French Wheat Premium Seen Erased by Russia Rebound: Commodities
French wheat exporters face tougher competition from the Black Sea this year as crops in Russia and Ukraine recover from drought, erasing the premium paid for Paris-traded futures over the global benchmark in Chicago.
Milling-wheat on NYSE Liffe that cost $17 a metric ton more than Chicago futures last month will swing to a $10 discount by July, said Chris Gadd, an analyst at Macquarie Group Ltd. in London. Wheat output across the former Soviet Union will surge 39 percent and Russian shipments will advance 68 percent, the U.S. Department of Agriculture estimates.
The resurgence in Black Sea wheat output mirrors a global expansion in supply that the USDA anticipates will reach a record this year. The 27-nation European Union’s exports surged 30 percent last season as lower sales from Russia and Ukraine drove consumers to seek grain from France. The bloc’s shipments probably will retreat 21 percent in the 12 months starting July 1 even as production reaches a four-year high, the USDA says.
“With the former Soviet Union back in the market, Europe is not going to have anywhere near the export program it had last year,” Gadd said. “France is going to have to fight to find demand, so prices are going to have to come under pressure to become competitive.”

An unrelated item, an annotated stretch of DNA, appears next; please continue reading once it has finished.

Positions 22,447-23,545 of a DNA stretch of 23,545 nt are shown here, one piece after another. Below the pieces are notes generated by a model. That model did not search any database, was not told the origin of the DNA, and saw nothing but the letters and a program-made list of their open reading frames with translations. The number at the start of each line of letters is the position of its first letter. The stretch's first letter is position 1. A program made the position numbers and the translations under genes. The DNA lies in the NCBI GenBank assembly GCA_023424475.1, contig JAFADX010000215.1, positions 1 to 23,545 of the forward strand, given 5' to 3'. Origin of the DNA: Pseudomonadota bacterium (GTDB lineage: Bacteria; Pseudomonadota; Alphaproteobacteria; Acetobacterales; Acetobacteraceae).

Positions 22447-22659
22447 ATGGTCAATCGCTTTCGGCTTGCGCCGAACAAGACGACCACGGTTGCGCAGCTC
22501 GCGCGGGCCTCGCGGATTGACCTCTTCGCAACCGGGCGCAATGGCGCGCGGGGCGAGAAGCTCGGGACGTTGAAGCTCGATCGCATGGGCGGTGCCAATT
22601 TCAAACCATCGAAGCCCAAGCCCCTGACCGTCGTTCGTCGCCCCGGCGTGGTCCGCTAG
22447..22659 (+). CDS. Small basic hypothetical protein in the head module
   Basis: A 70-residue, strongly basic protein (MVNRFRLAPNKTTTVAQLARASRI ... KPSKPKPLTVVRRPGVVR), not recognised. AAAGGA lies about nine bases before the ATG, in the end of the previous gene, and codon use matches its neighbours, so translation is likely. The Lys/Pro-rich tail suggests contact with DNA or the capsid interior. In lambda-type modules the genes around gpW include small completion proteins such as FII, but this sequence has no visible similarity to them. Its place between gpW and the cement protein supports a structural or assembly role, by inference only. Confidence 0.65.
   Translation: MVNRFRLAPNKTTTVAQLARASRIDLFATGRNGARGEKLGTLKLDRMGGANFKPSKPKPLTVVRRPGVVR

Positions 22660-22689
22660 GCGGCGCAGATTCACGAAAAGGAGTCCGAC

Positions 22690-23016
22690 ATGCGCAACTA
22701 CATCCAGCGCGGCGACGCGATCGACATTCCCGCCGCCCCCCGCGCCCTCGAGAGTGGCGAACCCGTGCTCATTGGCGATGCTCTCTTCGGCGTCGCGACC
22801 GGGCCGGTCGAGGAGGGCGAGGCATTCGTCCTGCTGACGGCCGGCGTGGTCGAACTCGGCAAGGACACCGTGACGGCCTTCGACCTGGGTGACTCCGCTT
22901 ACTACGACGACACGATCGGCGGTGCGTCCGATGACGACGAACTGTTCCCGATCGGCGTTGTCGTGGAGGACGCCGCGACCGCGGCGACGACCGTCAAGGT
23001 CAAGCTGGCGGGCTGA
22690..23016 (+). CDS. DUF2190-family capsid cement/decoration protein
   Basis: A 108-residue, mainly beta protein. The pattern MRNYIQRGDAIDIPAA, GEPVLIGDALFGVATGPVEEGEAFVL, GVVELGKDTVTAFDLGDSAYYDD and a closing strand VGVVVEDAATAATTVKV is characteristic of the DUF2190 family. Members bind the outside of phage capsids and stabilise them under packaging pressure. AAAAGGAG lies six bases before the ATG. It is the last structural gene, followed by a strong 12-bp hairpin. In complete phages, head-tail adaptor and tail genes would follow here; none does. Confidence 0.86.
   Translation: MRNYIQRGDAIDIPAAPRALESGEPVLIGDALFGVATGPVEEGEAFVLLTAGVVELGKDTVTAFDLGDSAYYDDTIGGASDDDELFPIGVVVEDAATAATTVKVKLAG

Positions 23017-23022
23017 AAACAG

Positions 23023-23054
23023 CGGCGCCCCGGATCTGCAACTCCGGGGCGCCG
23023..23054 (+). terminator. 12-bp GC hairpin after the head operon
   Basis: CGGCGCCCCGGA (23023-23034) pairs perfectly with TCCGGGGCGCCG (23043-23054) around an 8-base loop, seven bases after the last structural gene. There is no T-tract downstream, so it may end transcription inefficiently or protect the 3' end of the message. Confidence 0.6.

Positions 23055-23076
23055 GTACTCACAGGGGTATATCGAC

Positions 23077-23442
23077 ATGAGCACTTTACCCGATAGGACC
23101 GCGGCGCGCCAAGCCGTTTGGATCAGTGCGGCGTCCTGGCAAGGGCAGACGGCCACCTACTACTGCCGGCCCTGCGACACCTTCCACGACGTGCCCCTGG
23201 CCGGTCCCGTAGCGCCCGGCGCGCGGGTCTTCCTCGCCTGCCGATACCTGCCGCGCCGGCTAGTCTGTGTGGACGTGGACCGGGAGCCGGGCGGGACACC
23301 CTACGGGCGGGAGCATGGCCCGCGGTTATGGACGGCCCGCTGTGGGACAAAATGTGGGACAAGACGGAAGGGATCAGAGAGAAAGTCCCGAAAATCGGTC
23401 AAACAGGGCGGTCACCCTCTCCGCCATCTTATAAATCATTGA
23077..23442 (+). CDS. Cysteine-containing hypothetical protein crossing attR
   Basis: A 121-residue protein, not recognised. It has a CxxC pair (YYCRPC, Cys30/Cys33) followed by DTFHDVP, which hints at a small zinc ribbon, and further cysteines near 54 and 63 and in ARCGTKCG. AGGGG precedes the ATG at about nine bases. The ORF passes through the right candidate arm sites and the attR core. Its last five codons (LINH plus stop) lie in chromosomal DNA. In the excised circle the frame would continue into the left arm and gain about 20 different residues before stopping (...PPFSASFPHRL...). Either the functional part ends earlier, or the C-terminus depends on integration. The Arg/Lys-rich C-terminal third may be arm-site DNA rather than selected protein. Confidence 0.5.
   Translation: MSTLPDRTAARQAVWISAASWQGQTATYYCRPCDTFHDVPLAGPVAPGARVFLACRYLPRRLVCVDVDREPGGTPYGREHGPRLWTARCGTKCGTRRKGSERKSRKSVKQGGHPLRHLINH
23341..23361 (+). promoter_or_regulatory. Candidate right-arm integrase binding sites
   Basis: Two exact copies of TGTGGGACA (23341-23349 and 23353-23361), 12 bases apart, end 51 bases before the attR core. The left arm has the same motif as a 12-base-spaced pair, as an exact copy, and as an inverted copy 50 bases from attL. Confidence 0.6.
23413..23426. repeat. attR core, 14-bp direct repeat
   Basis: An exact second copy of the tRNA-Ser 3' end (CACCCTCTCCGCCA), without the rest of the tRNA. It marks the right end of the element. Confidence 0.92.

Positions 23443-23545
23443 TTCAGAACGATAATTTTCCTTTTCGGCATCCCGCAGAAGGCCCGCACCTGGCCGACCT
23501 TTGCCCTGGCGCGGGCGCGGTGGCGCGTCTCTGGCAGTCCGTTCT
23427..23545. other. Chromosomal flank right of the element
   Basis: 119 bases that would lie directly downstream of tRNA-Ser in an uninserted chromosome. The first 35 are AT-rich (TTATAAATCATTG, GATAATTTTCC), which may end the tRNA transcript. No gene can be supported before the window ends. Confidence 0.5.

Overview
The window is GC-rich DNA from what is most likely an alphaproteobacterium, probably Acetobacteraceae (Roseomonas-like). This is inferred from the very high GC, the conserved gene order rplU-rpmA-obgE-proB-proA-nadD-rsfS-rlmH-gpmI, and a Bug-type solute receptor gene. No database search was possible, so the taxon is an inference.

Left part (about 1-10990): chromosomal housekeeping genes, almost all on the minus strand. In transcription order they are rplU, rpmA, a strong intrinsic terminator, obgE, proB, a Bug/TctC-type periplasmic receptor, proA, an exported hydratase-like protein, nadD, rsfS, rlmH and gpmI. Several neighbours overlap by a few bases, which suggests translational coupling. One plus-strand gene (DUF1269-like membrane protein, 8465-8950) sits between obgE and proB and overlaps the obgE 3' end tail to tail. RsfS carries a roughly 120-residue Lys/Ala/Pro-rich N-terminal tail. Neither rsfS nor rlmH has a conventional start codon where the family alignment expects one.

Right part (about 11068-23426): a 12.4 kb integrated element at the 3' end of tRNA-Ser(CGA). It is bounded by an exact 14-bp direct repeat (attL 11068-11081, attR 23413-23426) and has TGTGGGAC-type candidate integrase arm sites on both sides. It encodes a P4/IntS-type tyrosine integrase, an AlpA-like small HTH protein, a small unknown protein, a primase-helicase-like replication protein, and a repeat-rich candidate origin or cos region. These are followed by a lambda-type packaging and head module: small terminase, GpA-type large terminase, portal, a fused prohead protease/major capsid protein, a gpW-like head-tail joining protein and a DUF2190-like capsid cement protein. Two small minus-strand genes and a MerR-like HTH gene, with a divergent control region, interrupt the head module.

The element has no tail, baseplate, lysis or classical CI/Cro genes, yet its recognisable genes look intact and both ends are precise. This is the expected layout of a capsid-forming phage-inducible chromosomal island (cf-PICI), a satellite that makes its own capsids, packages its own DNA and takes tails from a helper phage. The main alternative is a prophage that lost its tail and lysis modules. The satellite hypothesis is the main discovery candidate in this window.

Milling-wheat futures jumped 27 percent in Paris last year, outpacing the 19 percent gain in Chicago. Liffe’s November contract, representing crops from the next harvest, traded at a premium of $2.52 a ton to December wheat on the Chicago Board of Trade today. Paris grain was last at a discount on Jan. 28.
Paris wheat fell 8.3 percent to 206.75 euros ($267) a ton this year as Chicago futures retreated 12 percent to $7.2175 a bushel. The Standard & Poor’s GSCI gauge of 24 commodities dropped 3.6 percent as the MSCI All-Country World Index of equities advanced 9.7 percent. Treasuries lost 0.6 percent, a Bank of America Corp. index shows.
The EU may sell as much as 4 million tons less wheat this season, Gadd said. The harvest usually starts in July across most of Europe, Ukraine and Russia. The USDA expects production in the 12-nation former Soviet Union to gain 39 percent to 107.1 million tons as EU production expands 5.1 percent to 138.8 million tons. Russian exports will advance to 18 million tons, compared with a retreat in EU sales to 17 million tons.
Russian milling wheat for delivery during the harvest is selling for about $270 a ton on the spot market, said Matt Ammermann, a commodity risk manager for INTL FCStone in London. U.S. hard, red winter-wheat for August shipment costs $327 a ton, he said. Combined exports from Russia and Ukraine may reach 22.25 million tons, he said.
France will have shipped 18.5 million tons from the 2012-13 season by the end of the marketing year June 30, according to FranceAgriMer, the national crop office. That would rank it as the world’s fourth-largest exporter, after the U.S., Australia and Canada, according to International Grains Council data. Russia’s exports of 10.6 million tons ranks it fifth.